Plants that are used as ground cover can provide great services throughout the landscape as they can fill in areas that might otherwise be left bare or covered in mulch. Ground covers can be used to help reduce maintenance chores by preserving moisture and preventing weeds.
If you are looking for a ground cover plant, consider adding a native ground cover. Non-native ground covers and vines can be the plants of nightmares, as the characteristics that we like about them (aggressive, can take over weeds, need little care once established, etc.) are often the characteristics that make them terrible offenders when they escape into natural areas. A great field guide on this exact topic is Plant Invaders of Mid-Atlantic Natural Areas.
Since it’s prime planting season in Maryland, here I highlight three herbaceous plants that are often used as ground covers that can quickly take over. For a more detailed list of some of the other ground covers that are concerning, check out this webpage, Invasive Vines and Groundcovers.
English ivy (Hedera helix) is sometimes just called “ivy” or “European ivy”, which reiterates the point that it is not a plant that is native to the United States. This evergreen, vining plant is one that you should be aware of as it can take over areas through the spread of seeds and through underground stems. It thrives in shade, is drought tolerant, and once established, it creates a thick, dense mat of foliage that can outcompete many perennials. It’s even been reported that it can damage homes/walls where it grows up and even penetrates the bark on living trees and strangles them. A study done in February of 2021 found that there are at least 5,000 trees in Takoma park could be lost because of English ivy. English ivy also serves as a reservoir for bacterial leaf scorch, a disease in maples, oaks, and elms.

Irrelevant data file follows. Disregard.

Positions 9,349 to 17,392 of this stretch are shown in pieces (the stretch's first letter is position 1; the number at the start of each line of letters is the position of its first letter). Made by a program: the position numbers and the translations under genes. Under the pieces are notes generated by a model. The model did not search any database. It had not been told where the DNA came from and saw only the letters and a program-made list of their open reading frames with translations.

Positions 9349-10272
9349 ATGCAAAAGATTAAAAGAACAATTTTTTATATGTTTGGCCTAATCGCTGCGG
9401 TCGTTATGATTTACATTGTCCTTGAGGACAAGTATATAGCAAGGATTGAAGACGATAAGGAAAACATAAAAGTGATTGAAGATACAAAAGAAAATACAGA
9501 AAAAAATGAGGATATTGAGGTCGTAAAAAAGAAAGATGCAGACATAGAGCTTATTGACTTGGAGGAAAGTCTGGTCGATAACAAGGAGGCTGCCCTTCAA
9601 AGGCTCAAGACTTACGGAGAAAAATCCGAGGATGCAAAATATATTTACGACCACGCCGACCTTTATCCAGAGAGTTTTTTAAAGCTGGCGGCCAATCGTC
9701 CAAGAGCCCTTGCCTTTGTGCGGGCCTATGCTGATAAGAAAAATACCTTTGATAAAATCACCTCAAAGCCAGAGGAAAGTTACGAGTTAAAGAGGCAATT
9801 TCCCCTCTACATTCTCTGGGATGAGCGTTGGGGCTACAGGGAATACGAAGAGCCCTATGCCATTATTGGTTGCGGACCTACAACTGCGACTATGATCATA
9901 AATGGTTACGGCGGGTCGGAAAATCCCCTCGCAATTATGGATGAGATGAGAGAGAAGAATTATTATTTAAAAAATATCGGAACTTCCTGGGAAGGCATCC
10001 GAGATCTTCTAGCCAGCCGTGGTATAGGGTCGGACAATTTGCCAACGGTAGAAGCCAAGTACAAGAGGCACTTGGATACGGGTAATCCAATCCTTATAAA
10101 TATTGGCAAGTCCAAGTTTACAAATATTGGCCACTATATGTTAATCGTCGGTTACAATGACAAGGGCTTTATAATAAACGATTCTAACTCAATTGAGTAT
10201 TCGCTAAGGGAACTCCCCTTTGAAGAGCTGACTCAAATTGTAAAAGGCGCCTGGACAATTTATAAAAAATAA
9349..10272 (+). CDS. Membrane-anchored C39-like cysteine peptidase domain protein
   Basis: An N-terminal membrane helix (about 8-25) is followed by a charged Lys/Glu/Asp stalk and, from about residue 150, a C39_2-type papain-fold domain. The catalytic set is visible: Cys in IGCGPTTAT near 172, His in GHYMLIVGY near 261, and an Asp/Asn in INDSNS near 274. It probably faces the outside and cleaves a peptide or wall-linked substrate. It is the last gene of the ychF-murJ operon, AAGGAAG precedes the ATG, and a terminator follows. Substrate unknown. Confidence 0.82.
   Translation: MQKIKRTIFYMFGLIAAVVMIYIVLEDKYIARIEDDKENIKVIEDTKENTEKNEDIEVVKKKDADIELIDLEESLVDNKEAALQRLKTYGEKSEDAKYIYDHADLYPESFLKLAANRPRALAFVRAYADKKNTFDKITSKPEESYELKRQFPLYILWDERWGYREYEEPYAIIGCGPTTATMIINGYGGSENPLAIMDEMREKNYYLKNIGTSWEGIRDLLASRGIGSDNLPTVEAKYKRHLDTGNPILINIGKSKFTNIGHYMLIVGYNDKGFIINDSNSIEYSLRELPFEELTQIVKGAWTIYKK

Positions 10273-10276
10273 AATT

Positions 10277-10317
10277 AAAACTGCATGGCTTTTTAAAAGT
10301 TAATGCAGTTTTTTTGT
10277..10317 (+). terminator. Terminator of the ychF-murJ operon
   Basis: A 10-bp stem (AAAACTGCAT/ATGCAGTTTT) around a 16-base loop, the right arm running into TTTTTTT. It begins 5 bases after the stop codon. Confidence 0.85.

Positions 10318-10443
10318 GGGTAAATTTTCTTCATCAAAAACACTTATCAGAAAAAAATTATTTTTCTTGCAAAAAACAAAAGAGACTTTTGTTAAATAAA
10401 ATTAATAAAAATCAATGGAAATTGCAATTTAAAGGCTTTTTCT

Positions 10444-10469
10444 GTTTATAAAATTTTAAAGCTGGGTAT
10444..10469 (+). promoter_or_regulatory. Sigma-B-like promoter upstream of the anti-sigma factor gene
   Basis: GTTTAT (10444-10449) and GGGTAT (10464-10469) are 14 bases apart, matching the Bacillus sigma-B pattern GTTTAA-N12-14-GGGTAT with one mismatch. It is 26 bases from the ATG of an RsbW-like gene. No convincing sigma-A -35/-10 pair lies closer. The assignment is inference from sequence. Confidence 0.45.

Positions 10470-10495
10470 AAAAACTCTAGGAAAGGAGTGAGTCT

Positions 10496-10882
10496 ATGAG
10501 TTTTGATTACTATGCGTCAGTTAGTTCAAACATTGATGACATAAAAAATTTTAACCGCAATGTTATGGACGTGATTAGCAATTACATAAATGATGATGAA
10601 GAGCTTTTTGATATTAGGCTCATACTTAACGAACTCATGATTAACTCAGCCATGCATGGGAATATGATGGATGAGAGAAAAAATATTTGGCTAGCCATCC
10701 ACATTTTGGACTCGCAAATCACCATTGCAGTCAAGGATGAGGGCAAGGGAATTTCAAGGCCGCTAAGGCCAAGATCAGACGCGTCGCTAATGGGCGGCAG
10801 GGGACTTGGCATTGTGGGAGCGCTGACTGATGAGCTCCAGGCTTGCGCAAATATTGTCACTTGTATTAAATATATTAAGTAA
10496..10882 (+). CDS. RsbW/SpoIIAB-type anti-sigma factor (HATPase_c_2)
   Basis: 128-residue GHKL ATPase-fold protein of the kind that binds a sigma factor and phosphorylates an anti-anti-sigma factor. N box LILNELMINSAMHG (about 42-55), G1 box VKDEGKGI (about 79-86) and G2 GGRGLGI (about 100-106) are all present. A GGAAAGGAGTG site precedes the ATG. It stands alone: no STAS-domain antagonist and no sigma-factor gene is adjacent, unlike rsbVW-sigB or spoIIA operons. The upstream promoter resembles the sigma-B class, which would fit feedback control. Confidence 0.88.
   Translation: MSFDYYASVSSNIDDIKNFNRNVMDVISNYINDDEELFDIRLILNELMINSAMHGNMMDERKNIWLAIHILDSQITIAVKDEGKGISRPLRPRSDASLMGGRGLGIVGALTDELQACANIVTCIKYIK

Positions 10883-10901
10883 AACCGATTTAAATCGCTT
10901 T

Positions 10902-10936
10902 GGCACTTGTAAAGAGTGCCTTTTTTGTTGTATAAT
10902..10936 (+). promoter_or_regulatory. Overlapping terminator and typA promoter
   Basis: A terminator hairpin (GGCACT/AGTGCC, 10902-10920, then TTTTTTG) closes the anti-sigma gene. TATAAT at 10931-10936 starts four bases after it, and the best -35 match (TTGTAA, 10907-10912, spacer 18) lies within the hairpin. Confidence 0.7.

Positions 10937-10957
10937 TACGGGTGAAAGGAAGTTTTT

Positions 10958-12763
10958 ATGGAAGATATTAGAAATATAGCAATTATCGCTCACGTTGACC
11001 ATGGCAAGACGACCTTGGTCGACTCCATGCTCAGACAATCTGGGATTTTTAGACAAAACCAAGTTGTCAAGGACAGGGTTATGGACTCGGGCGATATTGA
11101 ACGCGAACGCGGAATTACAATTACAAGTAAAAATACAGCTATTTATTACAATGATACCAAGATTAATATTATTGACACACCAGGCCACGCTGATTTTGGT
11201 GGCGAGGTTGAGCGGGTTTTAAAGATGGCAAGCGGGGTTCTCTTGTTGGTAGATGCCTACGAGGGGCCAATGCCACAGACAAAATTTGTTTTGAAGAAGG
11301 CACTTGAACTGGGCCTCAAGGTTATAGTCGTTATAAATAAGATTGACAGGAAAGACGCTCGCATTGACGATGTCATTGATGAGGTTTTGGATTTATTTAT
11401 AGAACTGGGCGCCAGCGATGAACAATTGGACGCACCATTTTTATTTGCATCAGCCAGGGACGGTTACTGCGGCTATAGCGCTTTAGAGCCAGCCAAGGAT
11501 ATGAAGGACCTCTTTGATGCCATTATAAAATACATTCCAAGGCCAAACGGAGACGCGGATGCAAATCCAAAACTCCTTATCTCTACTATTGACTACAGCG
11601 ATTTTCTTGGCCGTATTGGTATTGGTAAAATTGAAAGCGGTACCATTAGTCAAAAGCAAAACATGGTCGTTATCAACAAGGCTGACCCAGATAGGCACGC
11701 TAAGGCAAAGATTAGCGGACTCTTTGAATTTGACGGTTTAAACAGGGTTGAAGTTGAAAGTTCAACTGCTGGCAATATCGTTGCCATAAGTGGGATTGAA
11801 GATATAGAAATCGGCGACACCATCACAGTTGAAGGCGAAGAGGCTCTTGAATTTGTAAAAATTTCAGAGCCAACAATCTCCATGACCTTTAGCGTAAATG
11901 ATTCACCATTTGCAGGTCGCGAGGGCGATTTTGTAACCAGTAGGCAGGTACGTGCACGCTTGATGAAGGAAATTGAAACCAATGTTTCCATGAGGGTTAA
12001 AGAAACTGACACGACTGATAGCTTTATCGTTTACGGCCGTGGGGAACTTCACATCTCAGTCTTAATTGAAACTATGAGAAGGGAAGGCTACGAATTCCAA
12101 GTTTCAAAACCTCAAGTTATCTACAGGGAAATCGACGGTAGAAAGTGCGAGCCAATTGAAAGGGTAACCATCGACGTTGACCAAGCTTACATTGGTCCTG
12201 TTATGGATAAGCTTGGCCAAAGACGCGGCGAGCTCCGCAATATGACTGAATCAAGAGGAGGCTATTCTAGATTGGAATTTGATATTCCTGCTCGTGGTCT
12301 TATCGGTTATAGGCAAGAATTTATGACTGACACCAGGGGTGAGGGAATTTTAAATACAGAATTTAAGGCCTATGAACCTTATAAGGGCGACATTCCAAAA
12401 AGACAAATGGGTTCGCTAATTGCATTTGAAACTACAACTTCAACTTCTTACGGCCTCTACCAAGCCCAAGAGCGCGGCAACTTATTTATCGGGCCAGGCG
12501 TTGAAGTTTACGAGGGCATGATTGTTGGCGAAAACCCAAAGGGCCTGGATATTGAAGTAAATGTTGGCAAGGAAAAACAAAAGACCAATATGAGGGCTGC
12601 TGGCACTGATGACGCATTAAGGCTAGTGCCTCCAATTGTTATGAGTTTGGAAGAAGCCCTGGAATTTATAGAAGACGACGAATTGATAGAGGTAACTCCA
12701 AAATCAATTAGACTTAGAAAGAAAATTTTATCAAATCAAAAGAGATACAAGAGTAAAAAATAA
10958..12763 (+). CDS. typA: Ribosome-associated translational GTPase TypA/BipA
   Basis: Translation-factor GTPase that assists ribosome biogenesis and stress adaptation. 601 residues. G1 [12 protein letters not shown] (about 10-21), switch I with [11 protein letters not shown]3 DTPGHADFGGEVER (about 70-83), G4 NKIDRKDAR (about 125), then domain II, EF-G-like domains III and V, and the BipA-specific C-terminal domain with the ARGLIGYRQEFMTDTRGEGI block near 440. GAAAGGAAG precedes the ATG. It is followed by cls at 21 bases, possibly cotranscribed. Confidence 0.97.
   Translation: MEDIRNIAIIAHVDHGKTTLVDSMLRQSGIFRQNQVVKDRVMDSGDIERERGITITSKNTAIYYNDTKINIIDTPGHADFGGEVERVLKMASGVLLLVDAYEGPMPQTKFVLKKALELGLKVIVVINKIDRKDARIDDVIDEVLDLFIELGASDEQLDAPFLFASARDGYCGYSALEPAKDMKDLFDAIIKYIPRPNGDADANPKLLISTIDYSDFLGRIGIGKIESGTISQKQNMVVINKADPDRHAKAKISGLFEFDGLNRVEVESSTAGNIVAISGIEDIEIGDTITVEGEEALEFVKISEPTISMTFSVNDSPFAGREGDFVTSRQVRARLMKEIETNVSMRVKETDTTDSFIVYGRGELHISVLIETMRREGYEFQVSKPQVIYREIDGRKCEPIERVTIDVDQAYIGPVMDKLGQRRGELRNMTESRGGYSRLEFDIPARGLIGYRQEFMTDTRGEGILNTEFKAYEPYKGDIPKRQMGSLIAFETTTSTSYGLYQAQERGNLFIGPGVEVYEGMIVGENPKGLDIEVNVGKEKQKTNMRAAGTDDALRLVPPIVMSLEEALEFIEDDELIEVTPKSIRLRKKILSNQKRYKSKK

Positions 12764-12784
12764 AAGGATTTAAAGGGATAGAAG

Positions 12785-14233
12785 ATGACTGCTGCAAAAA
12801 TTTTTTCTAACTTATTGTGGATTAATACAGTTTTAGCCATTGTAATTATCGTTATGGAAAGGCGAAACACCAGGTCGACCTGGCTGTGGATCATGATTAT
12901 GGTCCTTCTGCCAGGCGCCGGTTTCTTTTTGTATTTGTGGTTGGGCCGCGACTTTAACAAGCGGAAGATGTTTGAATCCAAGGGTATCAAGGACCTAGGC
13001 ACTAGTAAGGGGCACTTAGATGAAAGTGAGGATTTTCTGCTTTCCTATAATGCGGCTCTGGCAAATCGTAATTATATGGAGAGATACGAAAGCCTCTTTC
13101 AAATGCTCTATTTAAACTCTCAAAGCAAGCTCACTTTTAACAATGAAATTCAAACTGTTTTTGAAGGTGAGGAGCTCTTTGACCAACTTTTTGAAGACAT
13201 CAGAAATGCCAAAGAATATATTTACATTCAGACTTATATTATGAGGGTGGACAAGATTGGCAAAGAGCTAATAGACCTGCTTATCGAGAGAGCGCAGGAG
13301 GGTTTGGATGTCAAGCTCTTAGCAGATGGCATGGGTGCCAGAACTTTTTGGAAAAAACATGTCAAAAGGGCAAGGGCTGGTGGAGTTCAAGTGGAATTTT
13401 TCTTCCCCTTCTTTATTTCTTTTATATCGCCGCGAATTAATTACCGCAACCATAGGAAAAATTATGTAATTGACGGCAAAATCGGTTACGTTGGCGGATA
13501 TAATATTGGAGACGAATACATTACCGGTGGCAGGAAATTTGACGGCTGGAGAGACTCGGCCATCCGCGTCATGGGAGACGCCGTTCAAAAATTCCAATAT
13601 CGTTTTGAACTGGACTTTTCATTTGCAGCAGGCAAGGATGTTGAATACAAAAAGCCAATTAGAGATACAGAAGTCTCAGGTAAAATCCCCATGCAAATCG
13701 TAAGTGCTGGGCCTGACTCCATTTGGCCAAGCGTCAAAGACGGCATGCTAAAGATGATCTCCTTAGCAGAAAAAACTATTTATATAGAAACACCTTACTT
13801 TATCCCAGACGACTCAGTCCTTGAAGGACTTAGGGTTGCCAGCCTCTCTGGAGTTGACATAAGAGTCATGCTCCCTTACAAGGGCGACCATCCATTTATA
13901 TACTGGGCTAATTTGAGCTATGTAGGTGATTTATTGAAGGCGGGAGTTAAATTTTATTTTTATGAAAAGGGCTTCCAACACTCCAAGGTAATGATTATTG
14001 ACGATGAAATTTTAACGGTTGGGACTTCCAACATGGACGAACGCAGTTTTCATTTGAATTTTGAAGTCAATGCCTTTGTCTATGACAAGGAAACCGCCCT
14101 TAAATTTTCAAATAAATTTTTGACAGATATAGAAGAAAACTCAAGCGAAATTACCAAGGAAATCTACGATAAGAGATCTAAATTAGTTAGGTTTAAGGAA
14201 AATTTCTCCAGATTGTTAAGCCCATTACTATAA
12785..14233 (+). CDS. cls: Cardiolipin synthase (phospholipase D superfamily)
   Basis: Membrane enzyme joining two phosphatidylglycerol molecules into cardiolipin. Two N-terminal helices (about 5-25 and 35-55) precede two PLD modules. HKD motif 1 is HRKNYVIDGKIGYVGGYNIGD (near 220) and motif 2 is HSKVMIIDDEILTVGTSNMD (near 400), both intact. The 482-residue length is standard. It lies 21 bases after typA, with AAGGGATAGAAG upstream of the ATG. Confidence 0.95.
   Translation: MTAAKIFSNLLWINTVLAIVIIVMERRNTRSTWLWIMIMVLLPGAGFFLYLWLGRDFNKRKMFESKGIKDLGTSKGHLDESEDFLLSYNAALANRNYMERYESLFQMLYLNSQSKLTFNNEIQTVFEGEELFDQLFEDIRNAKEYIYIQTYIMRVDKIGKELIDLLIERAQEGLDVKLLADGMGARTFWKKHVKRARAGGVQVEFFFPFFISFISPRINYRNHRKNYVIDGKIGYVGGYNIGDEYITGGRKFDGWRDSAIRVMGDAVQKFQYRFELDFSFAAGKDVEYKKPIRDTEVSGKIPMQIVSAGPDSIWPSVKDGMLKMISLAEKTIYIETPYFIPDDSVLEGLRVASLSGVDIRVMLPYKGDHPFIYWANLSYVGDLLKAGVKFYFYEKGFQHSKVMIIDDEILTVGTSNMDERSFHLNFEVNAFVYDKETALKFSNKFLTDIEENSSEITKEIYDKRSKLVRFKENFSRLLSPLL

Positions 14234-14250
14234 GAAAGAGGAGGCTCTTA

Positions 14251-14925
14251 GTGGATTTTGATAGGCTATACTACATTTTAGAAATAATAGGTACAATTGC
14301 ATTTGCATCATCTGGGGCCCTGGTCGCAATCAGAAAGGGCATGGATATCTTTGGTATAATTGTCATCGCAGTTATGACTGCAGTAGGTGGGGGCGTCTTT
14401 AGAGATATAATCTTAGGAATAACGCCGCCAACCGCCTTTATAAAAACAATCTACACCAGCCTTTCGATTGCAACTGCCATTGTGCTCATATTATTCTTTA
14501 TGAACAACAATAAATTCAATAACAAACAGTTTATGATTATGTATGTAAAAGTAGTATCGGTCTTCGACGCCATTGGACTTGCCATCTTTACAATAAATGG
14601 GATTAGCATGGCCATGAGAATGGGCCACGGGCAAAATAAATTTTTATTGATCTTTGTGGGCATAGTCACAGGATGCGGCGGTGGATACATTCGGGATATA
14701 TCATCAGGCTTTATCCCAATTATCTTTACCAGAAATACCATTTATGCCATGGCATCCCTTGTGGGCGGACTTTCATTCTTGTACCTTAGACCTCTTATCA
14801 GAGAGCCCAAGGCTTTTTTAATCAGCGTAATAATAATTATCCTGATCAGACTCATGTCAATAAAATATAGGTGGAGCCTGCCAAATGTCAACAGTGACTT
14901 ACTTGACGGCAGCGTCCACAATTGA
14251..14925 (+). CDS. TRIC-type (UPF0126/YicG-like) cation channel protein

Periwinkle (Vinca minor) close-up of purple flowers (left), and spreading along a staircase in Great Falls Park (right). Photos: M. Talabac
Periwinkle is a common plant that many people will recognize by its attractive shiny green leaves and purple-white flowers. There are actually two types, Vinca minor and Vinca major, unfortunately, both are considered invasive species and spread quickly vegetatively by root pieces (digging) and rooting at tips and nodes that contact the ground.
The third plant is bishop’s weed or goutweed (Aegopodium podagraria). Once established, this plant easily gets out of hand and is very difficult to remove. It is on the Maryland Department of Agriculture’s list of plants considered for regulation. Joyce Browning with the University of Maryland Extension in Harford County recently posted a video about bishop’s weed.
It can be overwhelming when considering adding plants in troubled areas. A great resource for ideas is the University of Maryland Extension webpage about Lawn Alternatives.
Remember that you can help mitigate the negative effects of invasive plants on local ecosystems by not adding them to your landscape. However, if you already have some of these plants, you can also manage them correctly by keeping them contained in certain areas and eliminating their spread into natural areas. Never place yard trimmings into natural areas, and remove the seeds before they can be spread by wind, rain, and/or animals. As you are adding plants to your landscape, please check out these great resources for non-invasive plant suggestions:
Resources on invasive plant identification:
Everyone can help in the fight against invasive plants! Check the University of Maryland Extension website for an Introduction to Invasive Plants in Maryland and more information on how to reduce them. The absolute best way is to just never plant or introduce them into your landscape.